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Q: What is the competition? Where is it held? Who will you be competing against?
A: We are competing at Josh-E-Naach on Feb. 10. It’s a three-day event in New York. There is a mixer where all teams come together to mingle, play games, eat dinner and determine the show order lineup through a double-blind game that randomizes the order. After the mixer teams practice into the night to polish their routines.
Saturday is all about the competition. The day starts early with prop set-up time where you make sure all of your props and sets are ready side stage to be used that night. You get 15 minutes to practice your routine on stage with full lights, costumes and props and 20 minutes to practice the routine in a room labeled with stage dimensions.
After practice, you head back to the hotel to get fully ready for the show. Following the show is a party where all the teams celebrate their work.
Q: Who will you be competing against?
A: This competition is for both Bollywood-fusion and Garba-Raas teams. We are participating in the Bollywood-fusion category against 6 other teams from across the country. They are Drexel Jhalak, Temple Agni, NYU Pandemonium, UCI Zamana, Gator Adaa and Brown Badmaash.
Here’s the FB event link: https://www.facebook.com/events/2021123811510648/
Q: How many people are competing from ASU?
A: There are 15 people competing from ASU. We are also really excited that our captain from the 2014-15 year and a few other ASU Alum will also be attending the show to support us.
Q: What will you be doing at the competition?
A: Our performance in total is a 10-minute themed routine with 10 different dances within.
It starts with a 2-minute intro video that gives the audience a preface of what our performance will be about. The dance routine picks up where the intro video leaves off and we tell the rest of the story in eight minutes through various Indian and Western dance styles, props, backdrops, multiple costumes and dialogue. It’s a full-on production!
Q: How have you been preparing?
A: As captains, we begin developing the theme and routine at the end of the previous academic year so that we can use the summer break to execute ideas. After we get our new team, we take the fall semester to learn around five minutes of choreography and completely sync it so that we can send in an application video to compete.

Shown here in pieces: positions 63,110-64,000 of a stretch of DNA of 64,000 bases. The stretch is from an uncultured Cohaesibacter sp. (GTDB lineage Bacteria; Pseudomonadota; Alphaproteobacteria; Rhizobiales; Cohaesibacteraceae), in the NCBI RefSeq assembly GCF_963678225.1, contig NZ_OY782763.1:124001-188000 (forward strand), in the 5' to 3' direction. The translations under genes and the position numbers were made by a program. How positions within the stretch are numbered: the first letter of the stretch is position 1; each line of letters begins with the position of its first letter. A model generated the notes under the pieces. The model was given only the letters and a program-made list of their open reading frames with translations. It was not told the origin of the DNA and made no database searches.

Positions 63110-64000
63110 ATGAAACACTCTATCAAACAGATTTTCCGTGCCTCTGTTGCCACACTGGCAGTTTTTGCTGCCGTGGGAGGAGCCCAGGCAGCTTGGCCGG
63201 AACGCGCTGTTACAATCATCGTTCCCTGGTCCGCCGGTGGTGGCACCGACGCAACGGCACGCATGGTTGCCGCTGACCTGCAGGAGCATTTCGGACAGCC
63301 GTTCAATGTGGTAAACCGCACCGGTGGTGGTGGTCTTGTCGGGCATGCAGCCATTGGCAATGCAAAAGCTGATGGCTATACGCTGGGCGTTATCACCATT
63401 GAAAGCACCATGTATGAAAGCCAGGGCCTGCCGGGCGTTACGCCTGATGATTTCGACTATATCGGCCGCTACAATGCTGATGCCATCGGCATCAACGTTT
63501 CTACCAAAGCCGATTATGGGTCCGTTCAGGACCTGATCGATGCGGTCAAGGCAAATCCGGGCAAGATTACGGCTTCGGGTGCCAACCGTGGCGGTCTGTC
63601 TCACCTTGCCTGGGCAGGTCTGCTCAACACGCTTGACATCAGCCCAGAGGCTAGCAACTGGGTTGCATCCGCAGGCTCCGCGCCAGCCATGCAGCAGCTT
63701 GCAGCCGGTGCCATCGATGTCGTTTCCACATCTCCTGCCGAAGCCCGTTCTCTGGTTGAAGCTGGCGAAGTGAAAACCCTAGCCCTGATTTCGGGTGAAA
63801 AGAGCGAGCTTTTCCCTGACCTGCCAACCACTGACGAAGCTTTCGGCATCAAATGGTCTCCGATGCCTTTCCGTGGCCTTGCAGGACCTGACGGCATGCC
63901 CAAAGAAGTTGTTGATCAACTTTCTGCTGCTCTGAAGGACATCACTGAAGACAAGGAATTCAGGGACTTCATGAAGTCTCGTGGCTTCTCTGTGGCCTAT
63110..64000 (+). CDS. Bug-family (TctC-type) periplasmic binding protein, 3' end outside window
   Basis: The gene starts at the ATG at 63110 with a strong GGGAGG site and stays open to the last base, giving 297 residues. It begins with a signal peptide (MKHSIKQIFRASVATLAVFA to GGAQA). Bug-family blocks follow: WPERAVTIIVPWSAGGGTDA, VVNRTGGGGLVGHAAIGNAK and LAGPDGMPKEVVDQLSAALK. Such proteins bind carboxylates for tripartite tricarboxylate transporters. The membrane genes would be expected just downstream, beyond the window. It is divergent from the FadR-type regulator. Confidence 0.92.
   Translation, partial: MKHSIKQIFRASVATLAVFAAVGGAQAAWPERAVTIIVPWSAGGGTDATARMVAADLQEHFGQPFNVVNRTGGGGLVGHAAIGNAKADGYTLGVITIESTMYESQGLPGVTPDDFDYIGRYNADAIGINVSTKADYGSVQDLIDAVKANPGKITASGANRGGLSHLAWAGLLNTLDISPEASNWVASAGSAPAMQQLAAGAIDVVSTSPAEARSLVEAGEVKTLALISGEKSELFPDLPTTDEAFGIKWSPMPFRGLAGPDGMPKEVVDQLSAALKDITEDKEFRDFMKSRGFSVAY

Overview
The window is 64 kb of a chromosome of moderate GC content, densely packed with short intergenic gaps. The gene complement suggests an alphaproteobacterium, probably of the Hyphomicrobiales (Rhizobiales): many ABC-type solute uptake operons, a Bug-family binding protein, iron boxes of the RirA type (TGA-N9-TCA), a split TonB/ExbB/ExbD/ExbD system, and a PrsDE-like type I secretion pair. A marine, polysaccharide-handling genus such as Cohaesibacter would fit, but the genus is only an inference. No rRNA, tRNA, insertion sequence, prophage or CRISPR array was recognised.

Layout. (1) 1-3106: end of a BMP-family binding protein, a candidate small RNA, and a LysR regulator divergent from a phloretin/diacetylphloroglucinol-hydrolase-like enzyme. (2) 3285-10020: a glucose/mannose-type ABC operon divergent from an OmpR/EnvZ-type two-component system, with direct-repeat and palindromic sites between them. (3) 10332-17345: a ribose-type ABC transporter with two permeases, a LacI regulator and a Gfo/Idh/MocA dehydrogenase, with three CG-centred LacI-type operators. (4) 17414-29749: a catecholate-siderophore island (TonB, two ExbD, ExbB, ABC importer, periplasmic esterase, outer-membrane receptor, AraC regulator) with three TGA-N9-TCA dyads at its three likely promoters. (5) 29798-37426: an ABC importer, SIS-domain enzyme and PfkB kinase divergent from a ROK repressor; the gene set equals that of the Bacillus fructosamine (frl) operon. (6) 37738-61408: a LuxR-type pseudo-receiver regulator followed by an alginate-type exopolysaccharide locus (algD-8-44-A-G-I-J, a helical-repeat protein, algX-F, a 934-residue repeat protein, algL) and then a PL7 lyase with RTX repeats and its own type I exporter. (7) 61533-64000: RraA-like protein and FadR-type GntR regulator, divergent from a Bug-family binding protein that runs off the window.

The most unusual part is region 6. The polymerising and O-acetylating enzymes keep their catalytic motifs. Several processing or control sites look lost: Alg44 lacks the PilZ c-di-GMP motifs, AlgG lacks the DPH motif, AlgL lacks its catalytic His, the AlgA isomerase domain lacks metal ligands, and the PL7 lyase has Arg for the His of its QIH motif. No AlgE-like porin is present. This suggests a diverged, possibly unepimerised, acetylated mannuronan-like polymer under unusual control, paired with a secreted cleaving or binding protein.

Over the winter break, our dancers are required to send us a video of all of the dances we have learned in one take. The team has been fully invested in the theme, dance and production since November, but January is our most hard-working month. This is where we put all the pieces together by learning additional dances and adding all of the production elements to the routine. We also record the intro video in January to feature the team as well. We start January practicing five times a week, but the last two weeks we meet every day.
Q: What is your goal for the competition?
A: Our goal for the competition is to put on a performance that makes the audience entertained. We know that is the key to winning this competition. This year we have an entirely new team. Only four of us on the current team have even competed in this dance circuit before. There’s a stigma in our dance circuit that new teams and new members take time to learn the ropes of putting on these Bollywood fusion productions, but we could not be more impressed and proud of the group of people we got and that stuck it out this year. We know that this team requires an excessive amount of time commitment and it forces us to utilize our greatest weakness as college students: prioritization. We are so excited to show off the hard work our team has put in because, after four years in this circuit, I can definitely say that it is something that doesn’t come around often.
Q: Why is this the first competition?
A: Competition lineups are based on application videos that are sent in during the fall semester. All production based competitions are held in the spring semester, typically around February and March followed by the national championship in April. In our dance circuit, there are bid-competitions and non-bid competitions. To be eligible for the championship, you have to be accepted into at least two of the 14 bid-competitions.
It’s definitely difficult to get accepted into these competitions because you are sending your video into a pool of around 50-100 other team videos and competitions generally only accept 7-12 teams in a lineup. We are competing in two competitions and while they’re not bid-competitions they are not any less difficult. Teams throughout the country all apply for bid and non-bid competitions so the caliber is always high. This is our first competition of the season and our next one is in April.